“There are three or four really promising young footballers in the side who could go on to make the grade,” said O’Neill of his coaching sideline.

As United ventured to Wearside, Ashman expressed his hope that Carlisle could seize the moment. “A lot could happen in the few days over the Easter period,” he said. “At present it’s wide open, but a pattern could finally emerge.”

The approaching period was also a crucial one for Bill Green and Ray Train to avoid a booking that could trigger a suspension, while John Gorman’s fitness after an abdominal strain was not far enough advanced to return him to the side.

In the event Carlisle came up short in front of a bumper 34,179 crowd. Bob Stokoe’s side, whose defence of the FA Cup had been ended by the Blues in January, were not particularly enterprising themselves but a defining period after the break changed the game.

News and Star: United had dethroned the cup holders earlier in the campaign...but Sunderland then got their own back in the leagueUnited had dethroned the cup holders earlier in the campaign...but Sunderland then got their own back in the league (Image: PA)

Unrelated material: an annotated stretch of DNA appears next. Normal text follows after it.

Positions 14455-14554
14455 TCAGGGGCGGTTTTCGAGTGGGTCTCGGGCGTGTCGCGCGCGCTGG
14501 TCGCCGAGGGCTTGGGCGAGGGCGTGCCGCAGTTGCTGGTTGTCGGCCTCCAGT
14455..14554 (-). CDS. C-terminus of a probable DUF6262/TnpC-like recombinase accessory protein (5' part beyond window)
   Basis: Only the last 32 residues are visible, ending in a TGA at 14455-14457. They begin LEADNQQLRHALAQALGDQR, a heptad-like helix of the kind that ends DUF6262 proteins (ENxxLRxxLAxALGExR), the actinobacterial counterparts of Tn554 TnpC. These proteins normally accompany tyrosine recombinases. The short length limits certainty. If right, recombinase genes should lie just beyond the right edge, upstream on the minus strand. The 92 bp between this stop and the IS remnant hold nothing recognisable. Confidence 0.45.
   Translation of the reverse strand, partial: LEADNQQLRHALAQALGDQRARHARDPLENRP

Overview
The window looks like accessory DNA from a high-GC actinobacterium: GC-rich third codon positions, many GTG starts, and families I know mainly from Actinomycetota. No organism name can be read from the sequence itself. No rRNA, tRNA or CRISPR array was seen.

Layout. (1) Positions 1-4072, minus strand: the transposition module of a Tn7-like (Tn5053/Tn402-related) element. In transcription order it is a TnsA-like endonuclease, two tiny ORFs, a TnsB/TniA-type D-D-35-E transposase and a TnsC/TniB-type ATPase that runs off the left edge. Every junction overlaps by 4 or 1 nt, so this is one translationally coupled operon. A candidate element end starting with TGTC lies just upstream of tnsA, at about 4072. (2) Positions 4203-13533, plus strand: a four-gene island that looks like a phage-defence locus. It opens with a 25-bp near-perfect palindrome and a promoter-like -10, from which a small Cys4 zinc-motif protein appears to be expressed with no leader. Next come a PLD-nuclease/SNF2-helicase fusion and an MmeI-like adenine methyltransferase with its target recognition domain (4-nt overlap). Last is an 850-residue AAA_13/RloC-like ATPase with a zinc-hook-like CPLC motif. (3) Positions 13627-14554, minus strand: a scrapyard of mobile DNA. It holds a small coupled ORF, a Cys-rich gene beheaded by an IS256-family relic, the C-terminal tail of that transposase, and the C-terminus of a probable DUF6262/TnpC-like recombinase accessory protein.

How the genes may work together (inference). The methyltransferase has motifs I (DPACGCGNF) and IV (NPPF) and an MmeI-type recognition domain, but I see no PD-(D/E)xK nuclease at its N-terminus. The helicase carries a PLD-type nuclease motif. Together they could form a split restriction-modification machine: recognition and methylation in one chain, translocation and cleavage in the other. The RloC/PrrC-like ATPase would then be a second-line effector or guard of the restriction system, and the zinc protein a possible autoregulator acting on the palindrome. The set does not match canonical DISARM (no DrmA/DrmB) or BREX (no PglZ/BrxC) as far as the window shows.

Frustratingly it came after United had taken the lead, Dave Watson’s attempt to bring the ball out of the home box costing Sunderland as his pass was intercepted and Joe Laidlaw firing into the net for the Blues.

It appeared to have capped a bright spell where Carlisle’s superiority was emerging. Yet that position was toppled almost immediately as Vic Halom equalised with an impressive shot for Sunderland from the edge of the area.

Then, in a flash, it was 2-1: Billy Hughes running onto Tony Towers’ chip and pipping United keeper Allan Ross to score. United could not find any more inspiration and left Roker Park beaten, and in urgent need of a response the following day.

Happily, they supplied one. It was not a straightforward matter by any means against a visiting Nottingham Forest side for whom Duncan MacKenzie, as he had been in their previous meeting, was a clear and obvious threat - while the game also unfolded after some trouble outside the ground, where roof tiles were reportedly thrown by some warring fans and arrests were made.